Hardiness Zone: 9b
Jane from Huachaca City, AZ
Hydrangeas really do not grow well indoors. To perform their best, they need cold temperatures to send them into a period of dormancy. When grown as houseplants indoors, hydrangeas tend to drop leaves and dry out in their pots. Not only that, but rarely will you ever be able to coax one into blooming.
That said, people sometimes find themselves gifted with the kind of small, foil-wrapped hydrangeas that you see at large discount stores, and are often left wondering what to do with them. If kept in a cool room near a sunny window they can be grown inside for a while. They may also live happily outdoors for a while on balconies or patios, however, one needs to keep a close eye on feeding and watering them under these conditions as they tend to dry out and decline in short order. In the end, these foil-wrapped hydrangeas will be far better off if planted in the ground. This should be done immediately after receiving one, or as soon as possible in the spring after danger of frost has passed.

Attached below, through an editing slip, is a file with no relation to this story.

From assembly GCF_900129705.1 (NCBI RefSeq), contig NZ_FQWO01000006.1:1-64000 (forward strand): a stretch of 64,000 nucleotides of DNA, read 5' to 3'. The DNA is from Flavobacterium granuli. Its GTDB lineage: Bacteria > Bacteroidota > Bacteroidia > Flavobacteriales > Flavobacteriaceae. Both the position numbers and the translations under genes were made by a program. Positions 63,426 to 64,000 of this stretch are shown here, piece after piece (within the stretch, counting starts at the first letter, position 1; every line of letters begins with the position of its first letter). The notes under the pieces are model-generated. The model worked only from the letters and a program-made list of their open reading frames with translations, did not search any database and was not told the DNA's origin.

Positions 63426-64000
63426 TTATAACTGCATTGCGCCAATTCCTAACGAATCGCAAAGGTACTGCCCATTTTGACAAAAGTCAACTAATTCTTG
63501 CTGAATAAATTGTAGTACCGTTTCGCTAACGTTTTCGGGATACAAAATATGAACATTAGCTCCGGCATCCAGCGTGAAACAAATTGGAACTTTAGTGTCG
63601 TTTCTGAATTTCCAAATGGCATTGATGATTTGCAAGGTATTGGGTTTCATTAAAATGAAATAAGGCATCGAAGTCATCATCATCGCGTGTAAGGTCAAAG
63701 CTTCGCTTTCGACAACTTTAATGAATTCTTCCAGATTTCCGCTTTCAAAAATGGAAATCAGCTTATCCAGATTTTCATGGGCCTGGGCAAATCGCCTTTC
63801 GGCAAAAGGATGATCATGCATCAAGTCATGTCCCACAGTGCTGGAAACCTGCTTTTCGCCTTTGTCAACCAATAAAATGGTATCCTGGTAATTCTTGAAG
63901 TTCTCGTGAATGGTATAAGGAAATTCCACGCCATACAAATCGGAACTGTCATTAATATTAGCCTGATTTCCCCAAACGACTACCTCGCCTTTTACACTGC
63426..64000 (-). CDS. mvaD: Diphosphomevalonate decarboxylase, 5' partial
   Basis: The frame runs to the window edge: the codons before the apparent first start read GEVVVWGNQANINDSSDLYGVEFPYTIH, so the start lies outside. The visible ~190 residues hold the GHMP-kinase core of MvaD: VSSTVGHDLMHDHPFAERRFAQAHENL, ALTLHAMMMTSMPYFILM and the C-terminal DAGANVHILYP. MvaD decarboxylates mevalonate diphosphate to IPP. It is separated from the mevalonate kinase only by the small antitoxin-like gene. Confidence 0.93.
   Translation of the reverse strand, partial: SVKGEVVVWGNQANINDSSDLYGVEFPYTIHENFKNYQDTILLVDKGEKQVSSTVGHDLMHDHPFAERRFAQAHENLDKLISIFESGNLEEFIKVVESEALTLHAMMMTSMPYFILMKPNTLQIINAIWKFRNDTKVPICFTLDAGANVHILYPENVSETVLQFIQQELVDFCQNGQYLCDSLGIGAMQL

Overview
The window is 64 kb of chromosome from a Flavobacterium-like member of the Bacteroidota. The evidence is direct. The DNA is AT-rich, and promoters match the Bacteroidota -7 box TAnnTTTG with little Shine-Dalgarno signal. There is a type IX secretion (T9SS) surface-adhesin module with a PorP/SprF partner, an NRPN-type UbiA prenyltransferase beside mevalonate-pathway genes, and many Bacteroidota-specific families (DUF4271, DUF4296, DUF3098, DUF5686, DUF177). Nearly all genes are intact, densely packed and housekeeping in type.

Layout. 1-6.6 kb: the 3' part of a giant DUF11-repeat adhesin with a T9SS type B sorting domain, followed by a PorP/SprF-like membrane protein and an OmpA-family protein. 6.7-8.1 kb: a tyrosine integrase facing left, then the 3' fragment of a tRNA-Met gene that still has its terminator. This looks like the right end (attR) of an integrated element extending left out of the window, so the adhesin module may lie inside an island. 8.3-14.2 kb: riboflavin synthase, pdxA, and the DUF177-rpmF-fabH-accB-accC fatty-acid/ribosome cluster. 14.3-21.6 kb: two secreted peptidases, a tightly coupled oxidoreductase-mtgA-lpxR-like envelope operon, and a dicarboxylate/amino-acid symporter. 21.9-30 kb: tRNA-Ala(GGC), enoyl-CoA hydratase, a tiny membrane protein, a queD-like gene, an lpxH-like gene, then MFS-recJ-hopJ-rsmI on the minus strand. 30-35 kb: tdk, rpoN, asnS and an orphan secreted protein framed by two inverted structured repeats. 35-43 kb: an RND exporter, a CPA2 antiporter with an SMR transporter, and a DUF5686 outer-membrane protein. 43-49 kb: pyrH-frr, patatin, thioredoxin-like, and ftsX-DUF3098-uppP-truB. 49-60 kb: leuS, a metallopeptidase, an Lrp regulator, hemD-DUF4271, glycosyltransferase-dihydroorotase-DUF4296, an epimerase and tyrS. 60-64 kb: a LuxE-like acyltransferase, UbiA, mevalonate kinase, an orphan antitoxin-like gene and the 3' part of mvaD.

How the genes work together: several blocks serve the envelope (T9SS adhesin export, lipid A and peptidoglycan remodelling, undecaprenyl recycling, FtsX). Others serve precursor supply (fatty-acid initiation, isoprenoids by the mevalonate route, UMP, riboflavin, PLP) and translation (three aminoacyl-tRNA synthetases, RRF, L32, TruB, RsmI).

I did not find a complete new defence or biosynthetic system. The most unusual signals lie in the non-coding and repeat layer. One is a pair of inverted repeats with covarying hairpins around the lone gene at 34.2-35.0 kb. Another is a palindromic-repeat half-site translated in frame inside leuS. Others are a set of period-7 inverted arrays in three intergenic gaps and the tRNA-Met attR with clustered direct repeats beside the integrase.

Just keep in mind that these "gift" hydrangeas are sometimes bred and fed to achieve one spectacular discount store bloom so they may not thrive as well as most nursery grown hydrangeas once planted in the garden.